Damon Duvall looks like a middle-aged surfer as he stands in front of the Santa Monica Courthouse leaning against a large, green sign, “A Father Has A Rite [sic] to Parent.” Riding my bike to the Daily Press, I look over at Damon and he gives a friendly wave. Not wishing to be rude (also curious about his spelling of “right”) I wave back.
At the office I tried to transfer my columns to a single link but with no luck. I’ve written approximately 200 columns, but if you enter my name in the search box you only get 46. Riding home and seeing Damon again, I biked over to his sign, thinking that maybe the day wasn’t a total loss. I suppose we’ll find out soon enough.
For the past 11 months, Damon has been traveling to the courthouse almost daily and displaying his sign 8 a.m. to 5 p.m. Divorced, he’s protesting having been denied the right to see his daughter and son, Maya and Jazz, ages 5 and 8 respectively.
People say there’s always two sides to a story. I say there’s usually three: his, hers and the truth. But Damon seemed open and honest so we chatted. Anybody who has gone through a divorce (these days that’s almost everybody) knows how emotionally devastating it can be. Add kids to the equation and it can be infinitely worse.
Damon’s problem may be that he can’t afford an attorney. Lawyers are fond of saying, “Anyone who represents himself has a fool for a client.” (Are they fonder of saying it than doing pro-bono work?) Despite the over 1,000 hours Damon has logged in front of the courthouse, and the hundreds with whom he’s conversed, no attorney has volunteered his or her services. (Hint, hint, counselors.)
Shared custody of the kids was fine until Damon’s ex-wife moved to El Segundo. Soon, he started noticing behavioral issues with his children and immediately arranged for them to get counseling at school.
The judge wasn’t pleased that he hadn’t consulted the court, Damon told me. And things got more intense when Damon’s daughter volunteered that she was allegedly being inappropriately touched by her mother’s live-in boyfriend. Incensed, Damon filed a police report but the investigation was “inconclusive,” Damon said.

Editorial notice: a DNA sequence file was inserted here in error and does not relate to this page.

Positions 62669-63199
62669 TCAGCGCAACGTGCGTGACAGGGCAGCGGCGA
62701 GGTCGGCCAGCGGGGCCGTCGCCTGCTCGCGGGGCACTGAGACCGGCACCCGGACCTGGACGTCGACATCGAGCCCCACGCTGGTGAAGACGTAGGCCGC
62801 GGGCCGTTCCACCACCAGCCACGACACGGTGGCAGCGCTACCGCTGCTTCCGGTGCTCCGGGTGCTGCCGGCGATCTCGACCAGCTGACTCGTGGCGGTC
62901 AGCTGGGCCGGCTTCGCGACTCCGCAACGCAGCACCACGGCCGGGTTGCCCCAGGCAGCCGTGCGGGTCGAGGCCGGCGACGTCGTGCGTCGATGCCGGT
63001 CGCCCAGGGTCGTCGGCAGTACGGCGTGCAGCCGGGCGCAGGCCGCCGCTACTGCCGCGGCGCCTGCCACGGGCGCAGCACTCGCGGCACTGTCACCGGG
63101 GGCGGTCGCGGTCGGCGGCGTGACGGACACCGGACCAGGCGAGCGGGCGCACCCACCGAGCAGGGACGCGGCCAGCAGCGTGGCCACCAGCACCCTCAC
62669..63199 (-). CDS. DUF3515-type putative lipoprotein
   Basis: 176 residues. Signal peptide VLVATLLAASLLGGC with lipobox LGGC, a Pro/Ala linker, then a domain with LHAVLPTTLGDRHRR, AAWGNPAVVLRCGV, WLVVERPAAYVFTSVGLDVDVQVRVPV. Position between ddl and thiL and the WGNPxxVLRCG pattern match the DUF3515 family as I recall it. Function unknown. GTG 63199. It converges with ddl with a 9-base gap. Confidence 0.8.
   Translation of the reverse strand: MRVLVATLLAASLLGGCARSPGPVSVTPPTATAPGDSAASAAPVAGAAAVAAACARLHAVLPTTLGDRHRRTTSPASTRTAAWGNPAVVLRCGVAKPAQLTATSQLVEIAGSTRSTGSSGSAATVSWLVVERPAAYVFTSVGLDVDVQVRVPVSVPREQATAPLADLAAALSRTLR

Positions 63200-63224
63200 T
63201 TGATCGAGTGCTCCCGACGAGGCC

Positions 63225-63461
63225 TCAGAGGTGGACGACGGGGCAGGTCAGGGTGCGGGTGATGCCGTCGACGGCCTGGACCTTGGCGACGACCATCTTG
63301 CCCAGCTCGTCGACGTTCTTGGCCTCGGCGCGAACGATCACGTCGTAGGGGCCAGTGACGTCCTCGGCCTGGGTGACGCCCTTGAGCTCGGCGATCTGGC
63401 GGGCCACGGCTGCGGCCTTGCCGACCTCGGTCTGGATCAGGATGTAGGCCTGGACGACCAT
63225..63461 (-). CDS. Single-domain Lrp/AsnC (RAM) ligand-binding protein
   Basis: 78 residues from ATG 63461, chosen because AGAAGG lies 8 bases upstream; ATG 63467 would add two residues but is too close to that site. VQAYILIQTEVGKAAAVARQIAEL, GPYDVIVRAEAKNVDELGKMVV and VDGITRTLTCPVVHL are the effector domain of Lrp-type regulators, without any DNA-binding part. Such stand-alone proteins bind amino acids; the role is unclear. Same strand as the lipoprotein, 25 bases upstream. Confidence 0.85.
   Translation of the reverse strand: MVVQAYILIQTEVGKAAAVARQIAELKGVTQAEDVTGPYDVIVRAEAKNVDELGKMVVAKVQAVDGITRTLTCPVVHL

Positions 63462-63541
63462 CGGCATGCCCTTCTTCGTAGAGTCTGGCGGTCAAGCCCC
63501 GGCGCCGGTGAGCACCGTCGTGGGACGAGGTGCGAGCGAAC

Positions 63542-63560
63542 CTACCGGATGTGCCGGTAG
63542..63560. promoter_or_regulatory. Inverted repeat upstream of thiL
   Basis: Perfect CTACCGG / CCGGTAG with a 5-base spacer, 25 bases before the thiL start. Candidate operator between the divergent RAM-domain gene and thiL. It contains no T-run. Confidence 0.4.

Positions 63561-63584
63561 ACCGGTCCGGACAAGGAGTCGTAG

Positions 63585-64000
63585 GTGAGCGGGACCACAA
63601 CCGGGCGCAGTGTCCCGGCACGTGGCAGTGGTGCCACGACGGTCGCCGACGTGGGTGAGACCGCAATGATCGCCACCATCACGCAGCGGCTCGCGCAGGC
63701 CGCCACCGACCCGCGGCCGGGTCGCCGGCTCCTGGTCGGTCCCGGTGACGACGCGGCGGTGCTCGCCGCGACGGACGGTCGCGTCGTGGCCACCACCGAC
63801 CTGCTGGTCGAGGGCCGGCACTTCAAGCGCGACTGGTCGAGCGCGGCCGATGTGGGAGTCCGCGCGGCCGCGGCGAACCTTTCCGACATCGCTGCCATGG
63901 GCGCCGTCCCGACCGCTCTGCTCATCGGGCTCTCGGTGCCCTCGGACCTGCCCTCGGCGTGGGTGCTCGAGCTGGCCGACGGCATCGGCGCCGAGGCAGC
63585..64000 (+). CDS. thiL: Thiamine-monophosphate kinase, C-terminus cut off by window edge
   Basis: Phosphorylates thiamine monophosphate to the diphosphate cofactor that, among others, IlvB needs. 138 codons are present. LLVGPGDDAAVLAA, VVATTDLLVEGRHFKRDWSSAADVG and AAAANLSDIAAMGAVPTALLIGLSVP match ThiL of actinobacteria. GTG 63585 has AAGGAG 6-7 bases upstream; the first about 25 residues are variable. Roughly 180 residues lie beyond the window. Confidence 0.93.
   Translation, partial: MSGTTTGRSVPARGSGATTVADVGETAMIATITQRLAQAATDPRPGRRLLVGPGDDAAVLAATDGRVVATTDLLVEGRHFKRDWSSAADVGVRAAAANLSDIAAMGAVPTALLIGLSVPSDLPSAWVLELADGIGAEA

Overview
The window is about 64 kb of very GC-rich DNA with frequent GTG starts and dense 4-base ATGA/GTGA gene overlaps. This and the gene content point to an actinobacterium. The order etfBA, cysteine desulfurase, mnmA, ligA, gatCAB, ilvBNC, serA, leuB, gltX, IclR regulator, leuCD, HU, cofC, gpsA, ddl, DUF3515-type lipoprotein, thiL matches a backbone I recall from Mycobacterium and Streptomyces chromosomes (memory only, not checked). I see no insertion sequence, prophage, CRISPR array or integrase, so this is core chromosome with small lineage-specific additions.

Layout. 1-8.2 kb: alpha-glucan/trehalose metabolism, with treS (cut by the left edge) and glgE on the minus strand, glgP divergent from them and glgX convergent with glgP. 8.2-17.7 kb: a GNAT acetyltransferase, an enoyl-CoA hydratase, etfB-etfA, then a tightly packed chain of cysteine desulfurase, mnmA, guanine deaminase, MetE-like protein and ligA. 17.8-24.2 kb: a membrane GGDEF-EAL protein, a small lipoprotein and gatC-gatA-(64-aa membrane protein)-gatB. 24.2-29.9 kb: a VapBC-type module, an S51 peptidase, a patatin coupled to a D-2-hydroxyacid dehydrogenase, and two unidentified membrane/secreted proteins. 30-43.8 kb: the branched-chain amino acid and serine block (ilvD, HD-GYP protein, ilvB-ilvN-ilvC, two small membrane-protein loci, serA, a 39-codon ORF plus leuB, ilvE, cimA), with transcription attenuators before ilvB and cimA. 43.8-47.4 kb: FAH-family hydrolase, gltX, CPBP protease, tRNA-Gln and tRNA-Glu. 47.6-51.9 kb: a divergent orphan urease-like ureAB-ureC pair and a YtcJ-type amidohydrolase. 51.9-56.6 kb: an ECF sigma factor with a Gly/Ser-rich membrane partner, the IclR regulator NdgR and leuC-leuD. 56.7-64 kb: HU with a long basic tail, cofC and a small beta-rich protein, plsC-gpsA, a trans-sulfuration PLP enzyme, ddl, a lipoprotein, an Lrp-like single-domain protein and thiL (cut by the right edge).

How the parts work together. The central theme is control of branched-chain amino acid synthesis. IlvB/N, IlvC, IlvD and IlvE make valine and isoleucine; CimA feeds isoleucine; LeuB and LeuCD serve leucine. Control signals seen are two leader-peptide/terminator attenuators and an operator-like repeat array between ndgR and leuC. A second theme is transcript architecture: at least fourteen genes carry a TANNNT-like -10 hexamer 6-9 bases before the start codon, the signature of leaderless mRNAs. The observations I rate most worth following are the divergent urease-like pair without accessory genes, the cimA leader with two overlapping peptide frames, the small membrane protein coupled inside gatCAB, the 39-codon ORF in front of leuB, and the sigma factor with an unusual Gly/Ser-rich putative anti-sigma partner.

The judge considered Damon’s actions as evidence that he was the one who needed psychotherapy. After two evaluations (pro-bono), renowned psychiatrist Dr. William C. Wirshing testified for over an hour that Damon was emotionally stable.
For some reason, Damon said the judge ordered that until he completed six months of therapy (which he can’t afford) there’d be no visitation, supervised or otherwise. Even criminals get supervised visitation! Damon is allowed to phone his kids but only for 10 minutes and only every other night. That seems so harsh.
To get “the other side of the story,” I phoned attorney Amy Neiman, who represents the children’s interest. She was very pleasant, but busy with a client. Regardless, one thing is definite. This Thanksgiving, while we’re all with our families, Damon will not be with his kids.
At Damon’s Web site, www.bigdaddyjazzandmaya.com there’s a video “Let Right Be Done: A Loving Father’s Story.” Admittedly, I don’t know what the real truth is. (I wish I had the court stenographer’s transcripts but they’re incredibly expensive.) It’s just that something feels terribly wrong when a seemingly devoted father can’t see his kids, especially during the holidays.
Meanwhile, in trying to create my “global link,” I’ve gone over most of my 200 columns. (Too much free time, you say?) Soon, I hope to get one of these right. I doubt, however, that many in the “family law industry” will consider this the one.
Damon can be reached at firstname.lastname@example.org. Jack can be reached at Jackneworth@yahoo.com.